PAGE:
A darker version that doesn't believe in artificial sweeteners.

So what brings our two heroes from two different universes together? Well, Miles' dad, Jefferson Davis, went missing while on an unsanctioned SHIELD mission and SHIELD Director, Maria Hill, suspects he ended up in an alternate universe. Like you do. Because this was an off-the-books style mission, Maria Hill is basically in a lot of trouble if he ends up dead or worse so she doubles down on bad ideas and sends Miles after his dad with a special inter-dimensional-traveling bracelet.

This brings Spider-Man to Earth-65. Spider-Gwen's home turf.


What follows is a classic team-up/ romance as our two heroes' search for Jefferson Davis leads them to a bunch of different Earths and a bunch of different timelines. It gets crowded really fast, with a climax that involves Miles and Gwen's future children and allies traveling to Earth-65 to help Spider-Man and Spider-Woman beat the crossover's bad guy. Even Spider-Ham shows up.

Yeah. It gets pretty crazy.

Wacky stuff, people.

Refreshingly, Miles and Gwen don't fight each other. I mean, seriously, I'm kind of burnt out on that... EVER happening again. The fact that they skip straight to the team-up actually feels unique. To add some confusion to this inter-dimensional date, the duo meet up with Ms. Marvel, Miles' other super-heroic romantic interest. It gets awkward but enjoyable at the same time.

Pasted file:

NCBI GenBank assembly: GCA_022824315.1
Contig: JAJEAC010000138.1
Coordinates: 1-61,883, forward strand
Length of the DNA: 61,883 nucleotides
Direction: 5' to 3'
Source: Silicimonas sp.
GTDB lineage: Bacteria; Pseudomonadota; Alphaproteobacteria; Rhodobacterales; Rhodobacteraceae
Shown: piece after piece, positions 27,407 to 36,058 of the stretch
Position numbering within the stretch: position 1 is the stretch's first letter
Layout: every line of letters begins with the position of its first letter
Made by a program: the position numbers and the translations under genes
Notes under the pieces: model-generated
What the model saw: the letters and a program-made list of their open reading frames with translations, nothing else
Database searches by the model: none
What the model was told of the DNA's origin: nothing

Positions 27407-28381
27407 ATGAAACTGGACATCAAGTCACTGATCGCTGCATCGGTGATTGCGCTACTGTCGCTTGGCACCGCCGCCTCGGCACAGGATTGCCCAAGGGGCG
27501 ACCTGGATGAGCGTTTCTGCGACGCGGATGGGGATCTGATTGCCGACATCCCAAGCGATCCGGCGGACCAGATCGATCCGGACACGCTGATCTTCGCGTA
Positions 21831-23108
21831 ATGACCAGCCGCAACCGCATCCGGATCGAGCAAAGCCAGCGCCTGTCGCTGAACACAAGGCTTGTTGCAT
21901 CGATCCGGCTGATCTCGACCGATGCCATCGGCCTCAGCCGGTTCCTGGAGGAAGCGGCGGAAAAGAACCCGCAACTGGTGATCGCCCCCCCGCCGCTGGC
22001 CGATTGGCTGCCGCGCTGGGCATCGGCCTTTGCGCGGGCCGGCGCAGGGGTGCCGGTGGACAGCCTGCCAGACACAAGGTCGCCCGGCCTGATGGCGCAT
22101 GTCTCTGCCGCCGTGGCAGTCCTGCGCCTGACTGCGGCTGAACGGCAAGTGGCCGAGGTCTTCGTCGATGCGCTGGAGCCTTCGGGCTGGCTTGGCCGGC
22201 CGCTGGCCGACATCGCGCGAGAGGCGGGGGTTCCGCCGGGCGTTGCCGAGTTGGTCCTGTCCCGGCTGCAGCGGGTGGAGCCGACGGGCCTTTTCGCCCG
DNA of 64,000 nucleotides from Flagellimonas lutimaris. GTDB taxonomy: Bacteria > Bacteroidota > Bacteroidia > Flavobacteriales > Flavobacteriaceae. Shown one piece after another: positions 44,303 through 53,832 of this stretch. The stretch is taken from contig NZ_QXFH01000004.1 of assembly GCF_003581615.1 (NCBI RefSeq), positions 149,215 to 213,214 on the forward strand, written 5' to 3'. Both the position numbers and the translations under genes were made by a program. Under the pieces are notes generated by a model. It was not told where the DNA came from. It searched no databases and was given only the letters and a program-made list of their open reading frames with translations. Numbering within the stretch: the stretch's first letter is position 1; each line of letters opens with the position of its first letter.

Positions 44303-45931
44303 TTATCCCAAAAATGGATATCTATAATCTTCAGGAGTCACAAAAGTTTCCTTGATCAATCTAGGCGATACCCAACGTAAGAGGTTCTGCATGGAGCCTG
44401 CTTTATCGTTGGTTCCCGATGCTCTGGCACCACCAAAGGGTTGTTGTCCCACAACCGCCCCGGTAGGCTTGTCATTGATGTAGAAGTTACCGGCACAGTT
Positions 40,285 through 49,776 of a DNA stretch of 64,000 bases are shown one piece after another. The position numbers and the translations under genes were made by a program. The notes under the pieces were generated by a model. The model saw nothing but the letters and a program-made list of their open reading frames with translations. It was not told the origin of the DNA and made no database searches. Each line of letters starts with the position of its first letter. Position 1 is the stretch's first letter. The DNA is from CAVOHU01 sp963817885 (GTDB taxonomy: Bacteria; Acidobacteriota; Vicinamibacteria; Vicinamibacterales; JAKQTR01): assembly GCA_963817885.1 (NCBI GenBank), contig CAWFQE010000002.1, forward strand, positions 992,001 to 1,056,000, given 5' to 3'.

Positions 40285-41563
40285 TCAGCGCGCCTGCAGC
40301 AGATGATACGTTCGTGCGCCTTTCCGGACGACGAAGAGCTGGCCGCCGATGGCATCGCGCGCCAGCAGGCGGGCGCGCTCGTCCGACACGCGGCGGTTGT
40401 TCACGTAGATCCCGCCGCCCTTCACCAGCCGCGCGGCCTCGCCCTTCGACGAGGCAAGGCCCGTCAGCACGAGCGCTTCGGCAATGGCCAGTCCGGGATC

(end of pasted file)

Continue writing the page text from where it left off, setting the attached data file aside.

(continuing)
So... it's crazy but fun, right? Well... yes, but that doesn't mean it doesn't have some problems. When you're dealing with crossovers involving different creative teams, you're going to expect a little bit of disjointed storytelling and this trade totally has that. For most of the story, Bendis and Latour are on the same page. However, Spider-Man is told from a point AFTER the adventure. Miles is relating this tale to his friends, Ganke and Goldballs. Latour does NOT continue this storytelling style so you go back and forth between Miles telling his friends what happened to the Spider-Gwen chapters that tell the adventure as it happens. Beyond that, you get some moments where characters aren't properly introduced for newcomers (and as a newcomer to Spider-Gwen, it would have been nice to realize who was who) and some chapters not EXACTLY matching up to each other.

Traveling to different universes is probably not covered by your insurance.